October 19, 2005

Encounter In the Checkout Aisle

I recall reading a blog entry recently about someone trying to avoid someone she knew in the grocery store. Was it you? If so, I've done the same thing you did and will certainly do it again.

But how about when you run into someone who knows you but you don't remember you know them and as such are not aware of the need to employ evasive maneuvers? That's what happened to me last week. Friday afternoon. I was stocking up on requisite items for our sports-watching-stay-at-home weekend: chips, cheap beer, salsa, bananas and spinach. Oh, and mayonnaise.

As I transferred my items from the cart to the conveyor belt, a little old lady got in line behind me. I glanced at her and smiled. She practically gushed, "Why hello, Suzanne! Haven't seen you in years! How are you?"

I am, of course, quite used to old women gushing at me in the grocery store and other places all around town. My gray hair leads them to believe I am one of their own. I also must have that air of "it's fine to talk to me, I'm ready and willing to be patiently bored by the trivia you have such an obvious need to share." It's a curse, I tell you, a bloody curse.

But this one knew my name. I tried to keep my face neutrally pleasant, concentrating on not letting my eyes clue her in to the fact I had NO idea at all who she was. I replied with another smile, "Oh just fine, just fine. Beautiful day, yes?"

Could I have been any more generic? I think not. Meanwhile my little brain was working in overdrive. "Maybe she looks familiar," I thought, "A teeny tiny bit. But who the hell is she?" I tried to keep my brow from furrowing with consternation. What is up with little old ladies who have memories like steel traps?

Thankfully, her next words gave me a humongous clue: "We're working with the marching band this year. How is your son doing?"

Click. Boom. Ray of bright light. A partial identification! Obviously I knew her from the high school. My mind spun. Did she have a student in the theatre program? I met so many people while volunteering copious hours as the Chief Dorkette In Charge of our cadre of theatre parents. Some became fast friends, others I really miss, many were as easily forgotten as the date my library books were due.

But damn it. She was really too old to be a parent of a person The Boy's age. Then she offered another hint, mentioning someone named Chris and suddenly it dawned on me who she was. Not a parent, but a grandparent. I still didn't remember her name, but at least I could make reasonable conversation. And believe me, she was dead set on making conversation.

I'm handling those blasts from the past much better now. I feel like I've crossed a threshold of sorts from my place in the world then to who I am now. I'm certain y'all are all glad to hear it. I know I am.

.

8 comments:

-Ann said...

Dublin is nothing but a gigantic small town and when I'm with Peter, we are forever running into friends of his parents that haven't seen him in years. There's always this awkward bit of standing around where I try to fade into the background because I know he's not rude and if he doesn't introduce me right away, it means he can't remember the other person's name.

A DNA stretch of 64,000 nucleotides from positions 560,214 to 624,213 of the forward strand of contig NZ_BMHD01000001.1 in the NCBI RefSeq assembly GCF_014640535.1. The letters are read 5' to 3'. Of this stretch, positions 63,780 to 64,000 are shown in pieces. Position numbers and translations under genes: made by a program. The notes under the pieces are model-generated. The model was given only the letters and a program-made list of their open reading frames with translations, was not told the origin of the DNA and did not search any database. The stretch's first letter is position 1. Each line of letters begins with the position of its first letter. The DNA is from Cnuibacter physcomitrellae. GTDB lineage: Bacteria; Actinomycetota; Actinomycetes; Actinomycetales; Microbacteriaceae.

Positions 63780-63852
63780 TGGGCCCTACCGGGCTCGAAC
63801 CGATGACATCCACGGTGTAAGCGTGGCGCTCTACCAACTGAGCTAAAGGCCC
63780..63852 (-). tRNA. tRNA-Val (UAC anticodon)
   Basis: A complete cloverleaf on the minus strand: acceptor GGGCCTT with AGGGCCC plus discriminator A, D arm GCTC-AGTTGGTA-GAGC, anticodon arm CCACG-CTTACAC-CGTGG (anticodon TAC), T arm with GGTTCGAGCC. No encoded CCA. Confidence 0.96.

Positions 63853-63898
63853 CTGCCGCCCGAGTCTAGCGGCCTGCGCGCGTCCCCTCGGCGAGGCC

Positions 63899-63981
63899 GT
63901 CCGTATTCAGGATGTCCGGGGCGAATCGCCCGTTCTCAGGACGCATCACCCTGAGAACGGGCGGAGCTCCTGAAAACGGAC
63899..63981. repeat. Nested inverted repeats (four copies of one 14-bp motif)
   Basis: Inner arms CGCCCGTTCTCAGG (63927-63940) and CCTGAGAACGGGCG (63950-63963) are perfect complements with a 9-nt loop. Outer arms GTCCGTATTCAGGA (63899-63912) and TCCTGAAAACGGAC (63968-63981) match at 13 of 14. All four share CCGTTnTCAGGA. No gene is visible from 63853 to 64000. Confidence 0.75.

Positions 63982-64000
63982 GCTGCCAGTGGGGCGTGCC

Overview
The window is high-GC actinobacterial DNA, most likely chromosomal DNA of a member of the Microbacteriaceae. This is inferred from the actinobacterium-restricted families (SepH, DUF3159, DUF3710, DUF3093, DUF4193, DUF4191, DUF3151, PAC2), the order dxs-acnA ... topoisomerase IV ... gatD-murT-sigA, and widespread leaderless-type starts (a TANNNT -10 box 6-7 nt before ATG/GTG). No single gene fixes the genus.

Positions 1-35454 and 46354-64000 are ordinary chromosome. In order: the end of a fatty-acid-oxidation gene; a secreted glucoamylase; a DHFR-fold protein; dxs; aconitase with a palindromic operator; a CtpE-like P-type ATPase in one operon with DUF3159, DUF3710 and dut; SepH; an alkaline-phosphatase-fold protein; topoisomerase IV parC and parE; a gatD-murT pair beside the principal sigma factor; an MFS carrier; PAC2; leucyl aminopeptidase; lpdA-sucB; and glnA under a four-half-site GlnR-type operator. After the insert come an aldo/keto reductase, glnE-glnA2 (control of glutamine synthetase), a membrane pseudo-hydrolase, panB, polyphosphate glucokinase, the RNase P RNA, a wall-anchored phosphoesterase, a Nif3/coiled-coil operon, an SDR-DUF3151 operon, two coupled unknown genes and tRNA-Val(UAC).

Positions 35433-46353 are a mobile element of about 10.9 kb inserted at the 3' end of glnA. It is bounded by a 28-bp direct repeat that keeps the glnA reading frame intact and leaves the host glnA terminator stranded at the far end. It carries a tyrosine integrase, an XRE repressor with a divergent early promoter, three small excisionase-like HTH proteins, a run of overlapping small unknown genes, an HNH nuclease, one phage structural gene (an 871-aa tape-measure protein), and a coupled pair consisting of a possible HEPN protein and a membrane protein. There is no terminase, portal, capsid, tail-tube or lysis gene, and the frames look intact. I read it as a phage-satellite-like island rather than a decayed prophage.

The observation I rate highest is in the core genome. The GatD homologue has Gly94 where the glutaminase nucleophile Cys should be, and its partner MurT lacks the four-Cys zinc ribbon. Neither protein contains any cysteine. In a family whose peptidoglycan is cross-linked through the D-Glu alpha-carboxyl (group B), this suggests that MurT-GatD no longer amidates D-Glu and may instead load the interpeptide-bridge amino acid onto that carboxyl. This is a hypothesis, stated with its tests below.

Anonymous said...

"I also must have that air of "it's fine to talk to me..."

So, Ms. Why-Doesn't-Everyone-Try-Smiling-At-A-Stranger, do you really think it's a curse? Hmmmm?

I hope you picked up some mustard while you were at the store.

~eb

WordsRock said...

Smiling does not mean start a conversation full of meaningless drivel. Smiling means just that. A smile. No words. No nods. Just upturned corners of the mouth.

Mustard? You running low, eb? :)

Suzanne

weese said...

three times now i have seen someone around town who will stop me and say - 'you're Lisa [lastname], aren't you?
all three times are people from high school, only one of which i remembered (after i reminder introduction). i am thinking...i must be holding up well for people to recognize me so readily.

Mel said...

Spinach? Dorkette? I love how you weave these words into a single blog post. You rock.

Anonymous said...

I would *cough* agree *cough* with Mel *cough* onceagain *cough* except that you do not like mustard and therefore, Ms. Thang, you are not as rocky as you could be if you liked mustard. I'm so very, very sorry.

~eb

Shelly said...

You used "dorkette." :)

I usually hide behind things when I spot people I do not want to talk to.

(This is Shelly, by the way, back from the abyss of no-blog with a new blog.)

Cris said...

I have picked up this habit of just smiling and nodding and making generic comments until someone lets go of a key piece of information to identify themselves.

I have too many irons in the fire to keep track of all the faces and names. When I was getting thousands of volunteers out to tornado damaged homes, I saw a couple faces I knew, and some I should have known. At that time, I didn't even stand on ceremony, just said to one "You look familiar, but please help me out, what is your name?" He told me, and it turned out he was the "little boy" who grew up next door, moved away at about 10 and was now 17, driving and all grown up!! We hugged and I thanked him and dispatched him.

Otherwise its just a smile and reciprocal conversation.